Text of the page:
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n Tydskrif vir Geesteswetenskappe - en (deel II) : slagofferskap in (Edgar Hilsenrath) en De joodse messias (Arnon Grunberg) : navorsings- en oorsigartikels

Volume 56 Number 3
  • ISSN : 0041-4751
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Abstract


The first, theoretical part of this two-part study encompassed a short analysis of subjective identity and the dynamics of identity formation from a psychoanalytical point of view. Whereas the concept of "interpellation" was used to describe the signifier denoting the subject, the performative relation of the subject to its signifier (and the symbolic investiture it represents) was identified as that which posits the state of subjectivity. The focus was on two kinds of performative relations: hysteria, which describes the subject that challenges its interpellation; and perversion, which refers to the subject that completely submits to its pre-fixed meaning in the Symbolic Order. Victimhood, as identity marker, was used as a case in point to demonstrate hysterical and perverse subjectivity. With reference to LaCapra's work on structural and historical trauma, the subject's conflation of the two trauma registers was identified as being perverse, whereas the distinction between trauma as ontological structure and trauma as historic event was read as being hysterical. In terms of victimhood the evolution of the Holocaust discourse seems to have shown a tendential development from hysteria to perversion, i.e. the universalisation of trauma discourse seems to have facilitated the easier appropriation of victimhood.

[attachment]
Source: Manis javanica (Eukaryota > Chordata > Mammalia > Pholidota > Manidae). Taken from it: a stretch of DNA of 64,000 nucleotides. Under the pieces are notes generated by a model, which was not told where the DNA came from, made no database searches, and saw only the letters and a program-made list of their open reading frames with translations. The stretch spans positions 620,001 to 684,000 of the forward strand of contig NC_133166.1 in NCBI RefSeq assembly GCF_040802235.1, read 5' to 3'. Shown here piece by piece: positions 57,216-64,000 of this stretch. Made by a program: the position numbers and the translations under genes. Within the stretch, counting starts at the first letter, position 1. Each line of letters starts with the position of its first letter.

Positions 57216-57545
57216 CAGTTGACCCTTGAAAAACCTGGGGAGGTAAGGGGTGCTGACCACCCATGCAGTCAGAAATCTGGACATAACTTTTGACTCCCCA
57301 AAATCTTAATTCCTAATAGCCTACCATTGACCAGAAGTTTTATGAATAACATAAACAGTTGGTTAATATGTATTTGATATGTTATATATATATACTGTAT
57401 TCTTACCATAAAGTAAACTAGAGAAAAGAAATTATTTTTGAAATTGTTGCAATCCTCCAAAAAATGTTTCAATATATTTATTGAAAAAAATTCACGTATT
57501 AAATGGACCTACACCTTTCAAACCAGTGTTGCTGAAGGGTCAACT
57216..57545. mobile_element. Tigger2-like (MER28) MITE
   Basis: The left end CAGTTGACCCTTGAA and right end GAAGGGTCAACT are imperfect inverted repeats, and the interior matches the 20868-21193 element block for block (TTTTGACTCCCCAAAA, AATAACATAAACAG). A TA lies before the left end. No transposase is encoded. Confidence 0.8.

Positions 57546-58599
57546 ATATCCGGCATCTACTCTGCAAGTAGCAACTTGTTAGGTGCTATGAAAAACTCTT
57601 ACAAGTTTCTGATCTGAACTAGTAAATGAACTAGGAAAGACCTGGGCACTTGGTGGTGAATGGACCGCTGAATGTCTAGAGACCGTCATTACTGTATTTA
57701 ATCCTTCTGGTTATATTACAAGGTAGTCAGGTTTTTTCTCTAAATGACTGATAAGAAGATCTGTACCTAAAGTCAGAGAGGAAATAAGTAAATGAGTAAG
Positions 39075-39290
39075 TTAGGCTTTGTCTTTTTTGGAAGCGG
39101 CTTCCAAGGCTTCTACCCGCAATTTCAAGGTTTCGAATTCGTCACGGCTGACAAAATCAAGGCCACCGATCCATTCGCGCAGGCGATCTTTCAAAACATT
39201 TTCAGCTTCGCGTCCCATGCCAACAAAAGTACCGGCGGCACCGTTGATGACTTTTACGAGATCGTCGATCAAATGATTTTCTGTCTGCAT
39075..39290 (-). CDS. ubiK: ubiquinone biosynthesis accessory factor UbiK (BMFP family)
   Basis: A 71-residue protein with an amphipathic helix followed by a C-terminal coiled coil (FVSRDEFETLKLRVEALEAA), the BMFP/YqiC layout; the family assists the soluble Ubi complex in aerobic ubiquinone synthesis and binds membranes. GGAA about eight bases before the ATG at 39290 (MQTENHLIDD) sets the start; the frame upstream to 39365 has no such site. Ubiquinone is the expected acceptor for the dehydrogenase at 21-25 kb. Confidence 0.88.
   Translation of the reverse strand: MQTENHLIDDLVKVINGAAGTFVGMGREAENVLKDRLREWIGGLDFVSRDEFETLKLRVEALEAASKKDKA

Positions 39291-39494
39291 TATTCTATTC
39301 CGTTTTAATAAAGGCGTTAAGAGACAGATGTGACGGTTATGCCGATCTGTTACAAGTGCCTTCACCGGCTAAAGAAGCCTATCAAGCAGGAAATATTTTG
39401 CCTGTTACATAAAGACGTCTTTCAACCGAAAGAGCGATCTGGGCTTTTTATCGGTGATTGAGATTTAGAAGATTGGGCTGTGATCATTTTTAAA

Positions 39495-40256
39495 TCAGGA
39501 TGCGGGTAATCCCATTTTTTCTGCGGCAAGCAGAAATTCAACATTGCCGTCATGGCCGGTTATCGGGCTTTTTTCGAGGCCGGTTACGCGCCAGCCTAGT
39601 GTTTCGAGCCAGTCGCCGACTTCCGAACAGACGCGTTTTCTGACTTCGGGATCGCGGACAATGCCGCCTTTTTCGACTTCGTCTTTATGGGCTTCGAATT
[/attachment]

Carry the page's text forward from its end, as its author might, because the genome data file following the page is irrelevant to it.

In the second part of this study two novels are used to demonstrate the hysterical challenge directed at victimhood as identity marker, and the perverted appropriation of the same, respectively. Both by Edgar Hilsenrath and by Arnon Grunberg have identity formation as one of their main themes. The former novel tells the story of Max Schulz, a German SS-officer who survives the Second World War and decides to change his identity to that of a Jew. The novel relates his efforts to achieve this goal, which include his circumcision and his illegal emigration to Palestine, where he fights for the establishment of the state of Israel. But Max fails in his attempts in that he is unable to appropriate the one identity marker he considers to be the most important: Jewish victimhood. Because of his actions during the war as perpetrator he is unable to partake in what he sees as a Jewish tradition of suffering. Various motifs in the novel suggest that he is aware of the ontological trauma on which his identity is based, but again any efforts to map this onto the historical trauma of the Jews, specifically the Holocaust, are unsuccessful. His story, narrated from his point of view and relating all of his anxious attempts, demonstrates his hysterical relation to Jewish victimhood: appropriating all the identity markers he can identify, but realising that it is not enough.